The Boonslick Technical Education Center is slated to offer new classes starting next fall for the 2013-14 school year. In addition, some classes include a changed format. The changes will also expand the career and technical educational classes (CTE) offered.
A release from the Missouri Department of Education states participation in career and technical education (CTE) programs is growing statewide. During the 2011-2012 school year, 63 percent (181,418) of Missouri high school students participated in at least one CTE program.
After the January Boonville R-1 School Board meeting, the board decided to reinstate certain courses, including the Computer Networking Laboratory Experience class.
"We are excited to announce that BTEC is alive and well with lots of new course offerings for the 2013-14 school year. We are all about training students for the world of work and for further studies, whether that is an internship, technical school, community college, or four-year college/university," BTEC Director Karen Brosi stated.
The Computer Networking Laboratory Experience and Information Technology One and Two Class is designed as a two-year course for juniors and seniors. The course will give the students the knowledge necessary for industry-standard certifications. Students will be introduced to the use of computers and software to manage information and prepare students for exciting hands-on experience in the Computer Networking Laboratory Experience class. Students will leave the class with enough experience to work in the field as a Help Desk Technician and be prepared for further studies. This course will prepare students to go on to obtain a 4-year degree in computer information technology or a similar programming field, including computer gaming. This course is designed to be taken in conjunction with Computer Networking Laboratory Experience.
"The computer maintenance and networking program is our newest program. If students like to mess with computers, love gaming and animation, then they will like this class, too. Students will learn to network computers together, so the computers can 'talk to each other'. Large corporations either pay for a service or have a department of folks to work in-house to provide their information technology and keep it working appropriately. We want to train workers to have these well-paying jobs in our community at large. Most of these students will go on to a four-year degree. I expect this class to fill up quickly, so I would encourage students and parents to get their paperwork in on time," Brosi stated.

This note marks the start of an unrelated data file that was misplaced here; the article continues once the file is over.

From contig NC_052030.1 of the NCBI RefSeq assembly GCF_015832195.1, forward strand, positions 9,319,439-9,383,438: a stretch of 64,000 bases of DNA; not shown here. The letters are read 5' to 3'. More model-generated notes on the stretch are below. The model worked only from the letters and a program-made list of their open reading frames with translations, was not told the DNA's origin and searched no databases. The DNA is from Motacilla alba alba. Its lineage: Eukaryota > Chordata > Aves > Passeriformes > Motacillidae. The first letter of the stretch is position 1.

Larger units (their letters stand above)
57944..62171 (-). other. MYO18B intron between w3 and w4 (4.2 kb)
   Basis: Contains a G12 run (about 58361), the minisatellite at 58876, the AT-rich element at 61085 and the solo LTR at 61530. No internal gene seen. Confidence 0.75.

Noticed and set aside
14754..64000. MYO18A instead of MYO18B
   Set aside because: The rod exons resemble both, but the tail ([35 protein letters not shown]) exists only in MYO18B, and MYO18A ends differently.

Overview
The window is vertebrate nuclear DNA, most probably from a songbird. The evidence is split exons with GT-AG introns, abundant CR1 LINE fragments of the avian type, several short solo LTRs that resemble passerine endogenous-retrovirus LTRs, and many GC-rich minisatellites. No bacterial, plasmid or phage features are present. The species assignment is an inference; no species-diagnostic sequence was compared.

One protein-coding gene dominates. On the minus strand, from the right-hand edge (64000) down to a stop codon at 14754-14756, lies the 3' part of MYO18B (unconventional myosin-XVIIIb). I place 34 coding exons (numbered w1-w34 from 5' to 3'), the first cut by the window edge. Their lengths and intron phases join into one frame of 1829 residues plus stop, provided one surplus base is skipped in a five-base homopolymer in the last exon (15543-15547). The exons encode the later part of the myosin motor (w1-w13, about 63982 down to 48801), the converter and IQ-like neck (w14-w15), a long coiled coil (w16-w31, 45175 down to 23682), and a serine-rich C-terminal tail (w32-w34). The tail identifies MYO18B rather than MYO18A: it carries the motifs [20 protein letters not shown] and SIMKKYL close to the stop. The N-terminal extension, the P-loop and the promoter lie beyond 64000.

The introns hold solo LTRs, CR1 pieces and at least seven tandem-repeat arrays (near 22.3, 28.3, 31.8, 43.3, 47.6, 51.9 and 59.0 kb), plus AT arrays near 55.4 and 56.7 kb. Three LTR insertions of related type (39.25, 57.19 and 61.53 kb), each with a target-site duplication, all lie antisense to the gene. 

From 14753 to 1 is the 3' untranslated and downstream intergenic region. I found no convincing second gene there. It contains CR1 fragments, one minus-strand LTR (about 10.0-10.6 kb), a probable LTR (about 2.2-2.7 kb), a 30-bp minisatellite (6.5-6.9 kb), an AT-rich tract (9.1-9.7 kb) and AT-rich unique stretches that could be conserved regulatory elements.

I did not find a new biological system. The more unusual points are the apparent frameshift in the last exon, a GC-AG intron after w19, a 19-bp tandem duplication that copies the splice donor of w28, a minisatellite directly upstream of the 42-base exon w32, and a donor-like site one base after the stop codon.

New offerings include Medical Math, Medical Skills, Medical Terminology, Mental Health Issues in Health Care, Advanced Woodworking & Construction Technology and Computer-aided Drafting (CAD).
Additionally, many classes will have a changed format including the Automotive Collision Repair classes, Automotive Technology and Introduction to Health Sciences.
Brosi stated she is also excited to have the first online dual credit being offered. Along with Dual Credits, Articulated Credits will be offered as well.
The two different forms of credits primarily help when a student furthers his or her education.
Students can earn both high school credit and college credit at the same time with Dual Credits. The grade is awarded on the high school transcript and the college transcript. This type of credit is transferrable.
She stated the Dual Credit is being offered this year with Missouri Valley College in Health Sciences for Medical Terminology online. The cost is half the regular in-state college tuition price.
Articulated Credit is college credit earned during high school that will be applied to your college transcript once you attend that college for at least a semester. It is specific to that college only.
Brosi stated Boonslick Technical Education Center classes have articulated credit with both Linn State Technical college and State Fair Community College. Students must attain a certain attendance rate, program grade, and TSA test score in order to earn the college credit. This credit is awarded at no extra cost to the student.
"When technical schools thrive and excel, so does the community in which it resides. Our teachers and our advisory committees are diligently working to produce workers for jobs that don't exist, yet. The technical field is changing so rapidly that we have to keep our fingers on the pulse of innovative ideas that work for our community." Brosi stated.